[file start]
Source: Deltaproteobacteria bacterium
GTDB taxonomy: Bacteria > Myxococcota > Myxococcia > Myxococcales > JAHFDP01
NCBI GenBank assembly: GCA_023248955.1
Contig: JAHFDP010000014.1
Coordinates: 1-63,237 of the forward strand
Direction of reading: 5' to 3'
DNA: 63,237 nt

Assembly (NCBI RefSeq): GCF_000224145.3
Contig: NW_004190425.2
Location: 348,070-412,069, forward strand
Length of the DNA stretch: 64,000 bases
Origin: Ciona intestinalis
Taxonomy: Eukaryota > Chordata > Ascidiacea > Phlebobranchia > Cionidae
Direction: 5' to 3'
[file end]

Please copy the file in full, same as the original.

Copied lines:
Source: Deltaproteobacteria bacterium
GTDB taxonomy: Bacteria > Myxococcota > Myxococcia > Myxococcales > JAHFDP01
NCBI GenBank assembly: GCA_023248955.1
Contig: JAHFDP010000014.1
Coordinates: 1-63,237 of the forward strand
Direction of reading: 5' to 3'
DNA: 63,237 nt

Assembly (NCBI RefSeq): GCF_000224145.3
Contig: NW_004190425.2
Location: 348,070-412,069, forward strand
Length of the DNA stretch: 64,000 bases
Origin: Ciona intestinalis
Taxonomy: Eukaryota > Chordata > Ascidiacea > Phlebobranchia > Cionidae
Direction: 5' to 3'